Johnny Depp’s career has never recovered from the humongous disaster that was The Tourist. Not many actors have made such poor choices as consistently as Depp with his constant collaborations with Tim Burton particularly galling. With Black Mass. Depp has returned to the a genre that has served him well in the past.
The clamour for the upcoming Star Wars sequel has put the films of Oscar Isaac, David Oyelowo and the rest of the cast of The Force Awakens into sharp focus. A Most Violent Year contains both Isaac and Oyelowo and once again it is Isaac that takes all the plaudits.
Despite being around for years it wasn’t until 2013’s Inside LLewyn Davis that Isaac started to receive attention. Since then Isaac has wowed people with his stunning performance in Ex Machina as well as signing up for both the Star Wars and the X-Men franchise.
It is easy to see why Isaac is so in demand on the evidence of A Most Violent Year. Despite having valiant support from a better than usual Jessica Chastain and a solid David Oyelowo, it is Isaac that carries the film and makes it more than just a feature length Sopranos episode.
The problem with A Most Violent Year is the antagonist isn’t revealed until near the end of the film and so little has happened up until that point that the big reveal doesn’t really have much of an impact.
For Isaac completists (and you get the feeling it wont be long before such a thing exists) A Most Violent Year is worth watching for a good performance. For everyone else there are much better films available that cover similar subject matter.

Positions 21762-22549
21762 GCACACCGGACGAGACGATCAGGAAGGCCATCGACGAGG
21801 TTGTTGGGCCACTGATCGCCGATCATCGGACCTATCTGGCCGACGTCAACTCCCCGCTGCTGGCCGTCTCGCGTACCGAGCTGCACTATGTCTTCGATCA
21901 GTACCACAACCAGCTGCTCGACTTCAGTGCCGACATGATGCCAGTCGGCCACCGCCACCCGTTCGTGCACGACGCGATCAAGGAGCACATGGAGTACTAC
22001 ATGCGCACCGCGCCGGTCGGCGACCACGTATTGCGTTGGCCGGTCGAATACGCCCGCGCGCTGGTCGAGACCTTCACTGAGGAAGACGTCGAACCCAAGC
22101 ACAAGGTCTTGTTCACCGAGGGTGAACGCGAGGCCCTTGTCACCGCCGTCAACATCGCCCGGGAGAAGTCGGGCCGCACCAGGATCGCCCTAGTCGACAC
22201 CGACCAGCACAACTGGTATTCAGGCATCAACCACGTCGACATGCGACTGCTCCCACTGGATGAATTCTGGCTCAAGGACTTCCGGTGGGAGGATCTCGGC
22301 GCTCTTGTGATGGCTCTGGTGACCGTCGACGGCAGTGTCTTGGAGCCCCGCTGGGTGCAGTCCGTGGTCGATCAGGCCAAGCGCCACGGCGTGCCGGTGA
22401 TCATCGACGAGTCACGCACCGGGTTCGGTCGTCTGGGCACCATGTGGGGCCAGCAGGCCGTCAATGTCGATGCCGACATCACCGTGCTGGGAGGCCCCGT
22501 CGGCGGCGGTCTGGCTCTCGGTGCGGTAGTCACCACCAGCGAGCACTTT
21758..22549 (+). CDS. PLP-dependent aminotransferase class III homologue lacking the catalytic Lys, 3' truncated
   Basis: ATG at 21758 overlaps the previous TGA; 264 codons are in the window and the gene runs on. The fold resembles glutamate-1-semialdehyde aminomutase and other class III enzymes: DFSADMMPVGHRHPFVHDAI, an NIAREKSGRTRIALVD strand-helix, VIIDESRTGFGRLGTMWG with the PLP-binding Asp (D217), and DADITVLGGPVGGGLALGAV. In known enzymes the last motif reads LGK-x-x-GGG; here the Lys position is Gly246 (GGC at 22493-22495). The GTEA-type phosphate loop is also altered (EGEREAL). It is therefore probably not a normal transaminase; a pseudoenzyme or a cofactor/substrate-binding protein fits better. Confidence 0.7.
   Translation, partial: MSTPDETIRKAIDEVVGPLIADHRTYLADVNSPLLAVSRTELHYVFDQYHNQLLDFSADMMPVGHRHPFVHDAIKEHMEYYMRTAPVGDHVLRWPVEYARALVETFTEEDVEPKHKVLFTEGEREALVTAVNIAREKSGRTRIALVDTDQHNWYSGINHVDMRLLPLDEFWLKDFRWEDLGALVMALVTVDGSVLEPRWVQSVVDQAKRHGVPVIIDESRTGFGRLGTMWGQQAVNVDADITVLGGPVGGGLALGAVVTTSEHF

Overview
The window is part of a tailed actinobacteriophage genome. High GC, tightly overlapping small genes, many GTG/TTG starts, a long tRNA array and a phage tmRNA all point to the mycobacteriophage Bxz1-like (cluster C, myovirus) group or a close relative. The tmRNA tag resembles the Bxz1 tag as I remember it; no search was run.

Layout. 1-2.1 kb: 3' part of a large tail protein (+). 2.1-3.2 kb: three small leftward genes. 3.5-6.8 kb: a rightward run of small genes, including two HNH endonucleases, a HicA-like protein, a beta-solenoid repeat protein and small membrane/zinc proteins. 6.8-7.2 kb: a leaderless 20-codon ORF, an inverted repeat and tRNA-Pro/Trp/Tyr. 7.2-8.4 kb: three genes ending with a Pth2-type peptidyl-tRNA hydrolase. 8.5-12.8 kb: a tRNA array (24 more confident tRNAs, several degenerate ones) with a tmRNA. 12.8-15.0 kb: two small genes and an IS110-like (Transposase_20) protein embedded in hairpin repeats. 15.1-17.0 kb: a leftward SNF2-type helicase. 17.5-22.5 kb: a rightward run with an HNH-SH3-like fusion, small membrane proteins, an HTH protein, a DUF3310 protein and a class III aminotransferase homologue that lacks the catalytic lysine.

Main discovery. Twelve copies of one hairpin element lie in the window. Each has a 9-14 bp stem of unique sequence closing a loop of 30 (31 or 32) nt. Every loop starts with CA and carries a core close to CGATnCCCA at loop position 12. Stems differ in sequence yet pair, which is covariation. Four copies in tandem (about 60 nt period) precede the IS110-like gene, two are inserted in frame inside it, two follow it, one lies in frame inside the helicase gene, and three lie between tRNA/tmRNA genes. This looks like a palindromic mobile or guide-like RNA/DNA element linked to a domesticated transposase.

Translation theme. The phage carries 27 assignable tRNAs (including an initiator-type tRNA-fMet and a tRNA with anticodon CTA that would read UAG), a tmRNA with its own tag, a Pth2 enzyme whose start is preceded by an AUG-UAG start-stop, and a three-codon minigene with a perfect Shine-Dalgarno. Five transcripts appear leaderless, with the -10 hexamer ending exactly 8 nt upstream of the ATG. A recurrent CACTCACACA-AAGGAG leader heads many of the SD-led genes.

The Warriors is one of those great films from the 70’s and 80’s that showed how Hollywood had no idea how to portray inner city gangs. Director Walter Hill opts for gangs consisting of mostly effeminate men prancing around in preposterous costumes and behaving like they have walked off the set of a musical. This is about as menacing as it sounds. Having said that though the premise that minor gang The Warriors are wrongly believed to have assassinated the leader of all the gangs in NYC resulting in a man hunt is pretty good and it makes for an entertaining spectacle. It has a video game feel to it as The Warriors have to keep getting on different trains and encountering different gangs, each one dressed more bizarrely than the next.
It is difficult for the actors to shine with such a campy script and all the characters can be pigeon holed into familiar character tropes such as ‘tough guy with a heart of gold’, ‘arrogant tough guy’ and ‘silent tough guy’ but the acting is relatively decent across the board.
I have to say that I was invested in The Warriors though. I wanted them to make it home and there are some genuinely good fight scenes along the way. A fun and entertaining flick.
It is so easy to say ‘the real star of In Bruges is Bruges itself’ but… you know… the real star of In Bruges IS Bruges itself. The Venice of the North is such a picturesque and eye catching place that every scene pops off the screen. The cast are also on sparkling form. Colin Farrell, thankfully not asked to put on an accent, is hilarious as the bewildered and grief stricken Ray handling both the humour and the heavier scenes with aplomb. This is the other main strength of In Bruges. Many other films struggle to shift gears from comedy to more serious fare, often losing focus but director Martin McDonagh does a great job holding things together. Brendan Gleeson is cuddly and enjoyable as ever but it is Ralph Fiennes who impresses most as menacing cockney gangster Harry (or ‘Arry to use the parlance of our times).
In Bruges is another one of those films that doesn’t look anything special on paper but is a surprising gem if you give it a chance. You can’t really argue with *SPOILER* Colin Farrell karate chopping a dwarf can you?